May 12, 2011, 10:10 PM EDT
I have a buddy who owns a pub in the greater Los Angeles area. How did a then bartender get the seed money to start his own place? He worked every Lakers playoff game during one of the 1980s Showtime runs, when the place would fill up, and he set that money aside. It went a long way.
The Lakers are big money in Los Angeles. They are the far and away the biggest sports brand in this city (and if the NFL ever bothers to return it will start at number two and have to earn its way up).
So the numbers in a Los Angeles Times story today don’t really shock me.
The Lakers are a huge draw for merchants and won’t be easy to replace, said economist Esmael Adibi of Chapman University, who estimated that local businesses would lose at least $60 million to $70 million because of the team’s early exit.
“When you take the crowd that would go to the Staples Center itself and all the activities that take place, it is a large sum of money,” he said. “Every sporting event has some economic impact, and unfortunately there is no substitution.”
AEG — a sports business giant that owns Staples Center and a share of the Lakers — is also the primary investor in L.A. Live, the retail entertainment complex next to Staples that includes a variety of bars and restaurants (as well as the West Coast ESPN headquarters). On Lakers game nights that place is buzzing, alive with people and energy before, during and after games. The Lakers loss hits them in the bottom line.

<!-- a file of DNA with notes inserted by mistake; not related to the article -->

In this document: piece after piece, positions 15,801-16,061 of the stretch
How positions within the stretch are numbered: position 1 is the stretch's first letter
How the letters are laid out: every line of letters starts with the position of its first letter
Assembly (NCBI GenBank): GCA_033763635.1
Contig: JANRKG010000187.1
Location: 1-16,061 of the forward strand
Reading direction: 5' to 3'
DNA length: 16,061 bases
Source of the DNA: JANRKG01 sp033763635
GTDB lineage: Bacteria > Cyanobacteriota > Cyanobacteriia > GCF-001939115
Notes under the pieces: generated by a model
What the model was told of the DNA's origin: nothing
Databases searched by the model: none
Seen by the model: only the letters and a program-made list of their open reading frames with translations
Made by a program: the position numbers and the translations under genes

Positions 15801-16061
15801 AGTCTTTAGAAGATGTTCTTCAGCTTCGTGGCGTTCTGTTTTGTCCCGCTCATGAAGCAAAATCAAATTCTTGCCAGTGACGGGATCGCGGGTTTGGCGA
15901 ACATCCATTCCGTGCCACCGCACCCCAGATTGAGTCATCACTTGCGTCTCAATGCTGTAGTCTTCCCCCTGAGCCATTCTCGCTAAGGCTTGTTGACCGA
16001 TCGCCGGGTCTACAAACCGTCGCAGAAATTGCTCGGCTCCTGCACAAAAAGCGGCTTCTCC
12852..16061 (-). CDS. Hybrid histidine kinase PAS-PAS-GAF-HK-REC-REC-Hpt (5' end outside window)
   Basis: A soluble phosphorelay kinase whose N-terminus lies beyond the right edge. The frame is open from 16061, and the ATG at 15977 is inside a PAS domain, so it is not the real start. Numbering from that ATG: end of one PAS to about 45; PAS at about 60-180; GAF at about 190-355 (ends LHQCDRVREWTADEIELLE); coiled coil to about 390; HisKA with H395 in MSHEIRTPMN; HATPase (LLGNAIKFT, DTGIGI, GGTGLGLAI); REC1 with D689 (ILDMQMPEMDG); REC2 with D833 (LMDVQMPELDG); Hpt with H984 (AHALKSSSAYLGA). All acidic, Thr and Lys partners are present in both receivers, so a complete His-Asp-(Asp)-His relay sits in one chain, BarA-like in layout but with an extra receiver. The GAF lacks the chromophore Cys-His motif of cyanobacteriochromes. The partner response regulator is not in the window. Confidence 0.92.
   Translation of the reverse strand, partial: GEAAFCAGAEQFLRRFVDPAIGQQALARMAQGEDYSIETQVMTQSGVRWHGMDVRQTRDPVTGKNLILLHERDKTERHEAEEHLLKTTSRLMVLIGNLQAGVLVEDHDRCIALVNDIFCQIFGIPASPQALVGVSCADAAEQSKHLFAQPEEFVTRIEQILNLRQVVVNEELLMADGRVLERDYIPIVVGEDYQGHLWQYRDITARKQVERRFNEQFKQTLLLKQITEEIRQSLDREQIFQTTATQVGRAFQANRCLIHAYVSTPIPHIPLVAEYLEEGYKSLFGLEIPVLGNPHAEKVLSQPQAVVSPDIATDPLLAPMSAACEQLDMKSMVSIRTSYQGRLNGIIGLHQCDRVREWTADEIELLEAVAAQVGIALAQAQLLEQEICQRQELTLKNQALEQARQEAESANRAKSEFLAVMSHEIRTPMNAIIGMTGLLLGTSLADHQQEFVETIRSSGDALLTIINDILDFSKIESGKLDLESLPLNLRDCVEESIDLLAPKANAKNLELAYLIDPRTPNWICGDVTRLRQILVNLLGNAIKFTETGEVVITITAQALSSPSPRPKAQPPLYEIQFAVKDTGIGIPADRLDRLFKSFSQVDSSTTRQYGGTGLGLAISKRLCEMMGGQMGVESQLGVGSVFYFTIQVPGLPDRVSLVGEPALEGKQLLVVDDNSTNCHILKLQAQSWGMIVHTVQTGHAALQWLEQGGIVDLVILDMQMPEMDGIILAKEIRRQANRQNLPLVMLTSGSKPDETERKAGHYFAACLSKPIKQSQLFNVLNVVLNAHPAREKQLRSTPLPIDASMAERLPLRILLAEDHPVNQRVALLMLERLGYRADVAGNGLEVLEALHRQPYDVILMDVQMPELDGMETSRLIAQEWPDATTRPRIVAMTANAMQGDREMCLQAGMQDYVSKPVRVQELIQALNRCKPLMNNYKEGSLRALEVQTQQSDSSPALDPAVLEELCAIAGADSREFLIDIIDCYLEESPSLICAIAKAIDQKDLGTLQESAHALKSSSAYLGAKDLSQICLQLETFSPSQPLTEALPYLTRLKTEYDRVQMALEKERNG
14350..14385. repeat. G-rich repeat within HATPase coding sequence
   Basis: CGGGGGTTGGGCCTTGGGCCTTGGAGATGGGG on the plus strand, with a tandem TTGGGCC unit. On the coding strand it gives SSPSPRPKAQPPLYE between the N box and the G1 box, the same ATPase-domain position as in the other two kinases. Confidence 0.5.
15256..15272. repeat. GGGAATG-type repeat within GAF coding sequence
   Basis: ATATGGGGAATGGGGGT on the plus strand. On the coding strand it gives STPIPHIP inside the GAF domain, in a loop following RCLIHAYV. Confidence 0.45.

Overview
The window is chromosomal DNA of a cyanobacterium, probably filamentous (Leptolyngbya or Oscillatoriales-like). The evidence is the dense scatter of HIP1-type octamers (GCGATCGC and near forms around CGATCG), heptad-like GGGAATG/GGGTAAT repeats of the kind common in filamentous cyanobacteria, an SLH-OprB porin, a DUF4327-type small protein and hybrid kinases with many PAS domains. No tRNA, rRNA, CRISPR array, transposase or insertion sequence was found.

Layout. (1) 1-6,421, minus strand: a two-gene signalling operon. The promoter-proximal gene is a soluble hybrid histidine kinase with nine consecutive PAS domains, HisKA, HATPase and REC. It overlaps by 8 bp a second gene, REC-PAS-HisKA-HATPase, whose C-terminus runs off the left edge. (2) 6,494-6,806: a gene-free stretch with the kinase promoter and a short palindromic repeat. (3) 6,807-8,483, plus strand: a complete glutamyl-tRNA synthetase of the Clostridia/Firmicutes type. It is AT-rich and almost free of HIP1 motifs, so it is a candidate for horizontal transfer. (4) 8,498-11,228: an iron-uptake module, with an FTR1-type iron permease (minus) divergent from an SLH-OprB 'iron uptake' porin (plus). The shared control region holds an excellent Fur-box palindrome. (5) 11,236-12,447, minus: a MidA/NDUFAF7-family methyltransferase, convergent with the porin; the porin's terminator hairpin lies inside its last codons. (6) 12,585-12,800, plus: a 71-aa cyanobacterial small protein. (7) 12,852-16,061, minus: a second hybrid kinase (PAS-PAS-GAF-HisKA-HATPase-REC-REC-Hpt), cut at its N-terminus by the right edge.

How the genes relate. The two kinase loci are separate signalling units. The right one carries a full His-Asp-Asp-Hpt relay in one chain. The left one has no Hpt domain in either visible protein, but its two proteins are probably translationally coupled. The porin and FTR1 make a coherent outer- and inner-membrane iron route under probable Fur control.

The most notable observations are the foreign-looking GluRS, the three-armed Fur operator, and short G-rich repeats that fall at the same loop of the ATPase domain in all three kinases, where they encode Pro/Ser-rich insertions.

Over at Trader Vic’s in downtown’s L.A. Live on Tuesday — when the Lakers would have played Game 5 against the Dallas Mavericks at neighboring Staples Center — just nine people were seated in the lounge of the tropical-themed restaurant, and a party of 10 was finishing up in the back dining room. Typically, there’s at least a two-hour wait for a table on game nights, owner John Valencia said.
“As a fan, I’m extremely disappointed, but as an owner, it’s pretty devastating for business,” he said. “We’re event-driven, and when you have a Laker game on standby and it doesn’t happen, it’s very difficult to backfill.”